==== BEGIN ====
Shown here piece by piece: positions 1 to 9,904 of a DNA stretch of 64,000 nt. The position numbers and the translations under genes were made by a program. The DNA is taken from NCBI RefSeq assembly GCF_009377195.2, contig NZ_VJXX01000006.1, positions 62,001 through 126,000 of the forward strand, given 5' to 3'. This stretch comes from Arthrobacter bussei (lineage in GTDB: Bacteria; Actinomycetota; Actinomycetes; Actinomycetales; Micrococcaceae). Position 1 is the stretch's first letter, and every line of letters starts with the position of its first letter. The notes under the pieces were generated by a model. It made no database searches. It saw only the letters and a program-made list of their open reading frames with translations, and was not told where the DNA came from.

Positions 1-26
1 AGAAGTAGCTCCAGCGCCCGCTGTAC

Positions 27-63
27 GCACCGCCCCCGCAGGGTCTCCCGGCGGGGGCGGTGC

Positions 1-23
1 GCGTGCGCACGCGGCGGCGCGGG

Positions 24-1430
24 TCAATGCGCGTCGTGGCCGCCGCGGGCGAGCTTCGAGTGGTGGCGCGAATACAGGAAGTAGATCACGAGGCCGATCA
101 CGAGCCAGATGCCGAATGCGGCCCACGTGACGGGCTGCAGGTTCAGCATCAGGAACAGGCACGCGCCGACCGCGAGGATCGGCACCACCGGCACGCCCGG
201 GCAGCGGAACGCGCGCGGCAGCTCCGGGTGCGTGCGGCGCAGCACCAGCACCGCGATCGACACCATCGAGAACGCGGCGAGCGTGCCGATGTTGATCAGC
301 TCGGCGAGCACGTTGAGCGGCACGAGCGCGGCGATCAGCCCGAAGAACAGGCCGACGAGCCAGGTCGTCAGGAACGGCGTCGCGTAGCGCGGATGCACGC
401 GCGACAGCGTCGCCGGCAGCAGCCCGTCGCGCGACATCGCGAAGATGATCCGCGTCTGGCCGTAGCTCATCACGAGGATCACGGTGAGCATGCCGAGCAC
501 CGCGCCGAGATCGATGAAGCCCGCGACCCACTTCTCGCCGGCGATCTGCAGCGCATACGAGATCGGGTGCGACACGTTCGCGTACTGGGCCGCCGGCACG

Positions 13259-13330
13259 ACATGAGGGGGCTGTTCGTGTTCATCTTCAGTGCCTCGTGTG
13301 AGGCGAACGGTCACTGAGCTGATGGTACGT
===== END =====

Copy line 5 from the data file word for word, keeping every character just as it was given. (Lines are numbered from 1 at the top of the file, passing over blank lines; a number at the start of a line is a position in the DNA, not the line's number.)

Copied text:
27 GCACCGCCCCCGCAGGGTCTCCCGGCGGGGGCGGTGC